Fred Daniels is an average black man with a job and a wife about to give birth. One day, as he's leaving the home of the people he works for with his pay, the cops snatch him off the street accusing him of murdering the people next door. Despite his protests, they eventually torture him into signing a confession. However, he manages to slip out of their custody and hide in the sewers. In the underground, he finds ways to observe the city above and the guilt that all the people possess.
Outside of time and space, he looked down upon the earth and saw that each fleeting day was a day of dying, that men died slowly with each passing moment as much as they did in war, that human grief and sorrow were utterly insufficient to this vast, dreary spectacle.
Richard Wright wrote this novel right after Native Son. However, it was rejected by his publisher who found the scenes of Fred's torture by police too unbearable to read and the less realist atmosphere making for a poor follow up to Native Son. While a truncated version was published as a short story, this is the first time that the full-length novel as been published.
The depiction of police brutality is as timely as ever. It wasn't unusual, before a lot of modern technology, for police to simply grab someone they could pin a crime on, preferably a black man, and beat a confession out of them. Fred Daniels finds himself caught up in this practice. The scenes of torture are pretty heavy, but don't feel gratuitous. In order to cope with the emotional and physical stress, Fred Daniels depersonalizes and remains that way throughout the book. This is especially relevant when he descends into the sewers.
In the underground, he finds ways to listen in on other people's conversations and the things they do when they think nobody is looking. At one point, he comes upon a choir in a black church. While Fred himself had been in the choir at his church, observing the ritual from completely outside the experience makes it seem to him to be absurd and humiliating. Likewise, when he later breaks into a real estate company and steals the money from the safe, he realizes he has no use for the money underground and uses it as wallpaper in the cave he uses as his room.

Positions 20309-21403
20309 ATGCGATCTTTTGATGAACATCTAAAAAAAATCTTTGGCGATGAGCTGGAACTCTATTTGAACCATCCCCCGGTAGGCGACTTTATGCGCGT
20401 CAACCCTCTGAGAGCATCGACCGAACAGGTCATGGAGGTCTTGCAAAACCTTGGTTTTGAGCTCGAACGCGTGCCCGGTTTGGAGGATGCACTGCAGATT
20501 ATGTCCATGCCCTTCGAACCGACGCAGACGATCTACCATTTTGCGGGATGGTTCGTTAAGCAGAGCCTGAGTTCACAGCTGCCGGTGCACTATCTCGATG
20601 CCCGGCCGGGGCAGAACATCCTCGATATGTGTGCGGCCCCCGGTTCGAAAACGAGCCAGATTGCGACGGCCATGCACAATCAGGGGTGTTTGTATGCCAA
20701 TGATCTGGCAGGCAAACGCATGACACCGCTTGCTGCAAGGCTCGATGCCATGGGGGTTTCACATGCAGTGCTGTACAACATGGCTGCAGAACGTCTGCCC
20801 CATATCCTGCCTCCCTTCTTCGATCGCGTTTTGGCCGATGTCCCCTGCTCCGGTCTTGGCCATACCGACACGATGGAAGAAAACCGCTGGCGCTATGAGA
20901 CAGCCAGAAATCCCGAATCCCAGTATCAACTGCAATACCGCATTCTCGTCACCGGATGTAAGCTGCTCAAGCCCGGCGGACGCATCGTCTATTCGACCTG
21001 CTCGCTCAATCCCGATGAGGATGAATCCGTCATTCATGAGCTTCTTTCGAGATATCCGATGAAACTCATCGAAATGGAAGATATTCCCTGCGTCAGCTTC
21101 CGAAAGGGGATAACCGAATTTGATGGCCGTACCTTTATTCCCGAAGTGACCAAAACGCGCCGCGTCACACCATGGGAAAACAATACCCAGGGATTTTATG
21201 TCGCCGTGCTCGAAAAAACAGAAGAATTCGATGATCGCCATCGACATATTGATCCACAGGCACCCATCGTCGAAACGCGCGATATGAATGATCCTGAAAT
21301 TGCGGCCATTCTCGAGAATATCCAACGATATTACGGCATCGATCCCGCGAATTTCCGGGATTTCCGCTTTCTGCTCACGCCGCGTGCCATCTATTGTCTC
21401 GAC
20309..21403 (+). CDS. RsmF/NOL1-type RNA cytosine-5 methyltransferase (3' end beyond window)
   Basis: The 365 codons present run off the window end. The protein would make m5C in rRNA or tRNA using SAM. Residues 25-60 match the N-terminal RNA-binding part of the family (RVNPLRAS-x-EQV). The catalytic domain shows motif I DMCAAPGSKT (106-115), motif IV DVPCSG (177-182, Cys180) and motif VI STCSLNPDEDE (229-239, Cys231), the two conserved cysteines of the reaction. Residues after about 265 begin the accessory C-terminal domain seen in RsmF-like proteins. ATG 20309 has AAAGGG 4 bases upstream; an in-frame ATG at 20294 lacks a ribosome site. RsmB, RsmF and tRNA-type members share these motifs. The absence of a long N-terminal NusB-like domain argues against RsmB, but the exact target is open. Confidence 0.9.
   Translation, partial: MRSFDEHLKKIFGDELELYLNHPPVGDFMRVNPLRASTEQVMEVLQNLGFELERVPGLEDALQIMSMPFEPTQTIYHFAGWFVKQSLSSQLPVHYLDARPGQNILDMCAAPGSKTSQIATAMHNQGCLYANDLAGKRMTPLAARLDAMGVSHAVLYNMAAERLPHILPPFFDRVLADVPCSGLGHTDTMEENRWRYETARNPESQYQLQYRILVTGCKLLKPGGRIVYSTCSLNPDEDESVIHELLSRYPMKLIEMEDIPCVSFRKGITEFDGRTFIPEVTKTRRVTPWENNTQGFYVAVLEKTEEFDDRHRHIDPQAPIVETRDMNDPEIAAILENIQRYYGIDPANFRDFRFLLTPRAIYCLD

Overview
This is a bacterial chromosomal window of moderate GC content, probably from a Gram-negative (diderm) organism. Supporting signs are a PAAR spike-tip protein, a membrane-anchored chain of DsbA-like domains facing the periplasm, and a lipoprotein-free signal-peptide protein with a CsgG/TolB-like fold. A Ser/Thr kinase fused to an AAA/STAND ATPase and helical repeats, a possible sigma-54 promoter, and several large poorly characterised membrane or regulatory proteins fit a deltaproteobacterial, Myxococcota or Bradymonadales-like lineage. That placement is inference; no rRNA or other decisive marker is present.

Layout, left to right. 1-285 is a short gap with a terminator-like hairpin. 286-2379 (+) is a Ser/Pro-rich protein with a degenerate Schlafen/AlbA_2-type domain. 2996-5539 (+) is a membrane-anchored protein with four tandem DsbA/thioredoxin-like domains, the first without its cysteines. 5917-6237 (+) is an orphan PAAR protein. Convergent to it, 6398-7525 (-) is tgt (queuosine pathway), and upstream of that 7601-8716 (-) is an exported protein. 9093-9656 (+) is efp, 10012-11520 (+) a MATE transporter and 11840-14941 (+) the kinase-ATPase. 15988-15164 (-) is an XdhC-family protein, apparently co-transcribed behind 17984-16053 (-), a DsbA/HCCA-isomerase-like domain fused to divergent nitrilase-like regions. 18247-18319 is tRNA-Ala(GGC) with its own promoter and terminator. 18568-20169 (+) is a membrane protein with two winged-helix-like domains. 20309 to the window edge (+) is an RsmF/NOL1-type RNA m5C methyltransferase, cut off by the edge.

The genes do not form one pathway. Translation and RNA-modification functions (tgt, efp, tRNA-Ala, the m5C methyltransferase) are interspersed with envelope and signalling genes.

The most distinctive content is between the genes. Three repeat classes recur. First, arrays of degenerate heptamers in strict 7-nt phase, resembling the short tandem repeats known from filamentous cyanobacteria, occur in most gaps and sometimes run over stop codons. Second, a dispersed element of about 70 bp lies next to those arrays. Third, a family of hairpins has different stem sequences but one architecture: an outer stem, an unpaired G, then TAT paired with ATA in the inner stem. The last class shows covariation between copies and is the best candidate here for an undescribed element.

Included with the novel is the essay “Memories of My Grandmother.” In it, Richard Wright expounds on the inspirations for the book. He points specifically to his grandmother's religiousness as the main inspiration. As with Fred when he enters the underground, he felt that his grandmother had a sense of living in the world without being of it. This is something that Christianity, especially the stringent brand his grandmother followed, often teaches. With Fred, however, he doesn't come to see a higher power as a hope, rather he sees the connection between his situation and the others and believes he can bring truths that will free everyone when he returns above ground. His inability to articulate these “truths” prove to be his undoing.
Richard Wright considered this his most inspired work and it's hard to disagree with him. The book reads like a waking nightmare with its atmosphere and prose. It examines and indicts the justice system of America and digs deep into the nature of “Otherness” all while telling an engaging and fast-paced story. Even if you haven't read any of Wright's other books, I highly recommend picking this one up.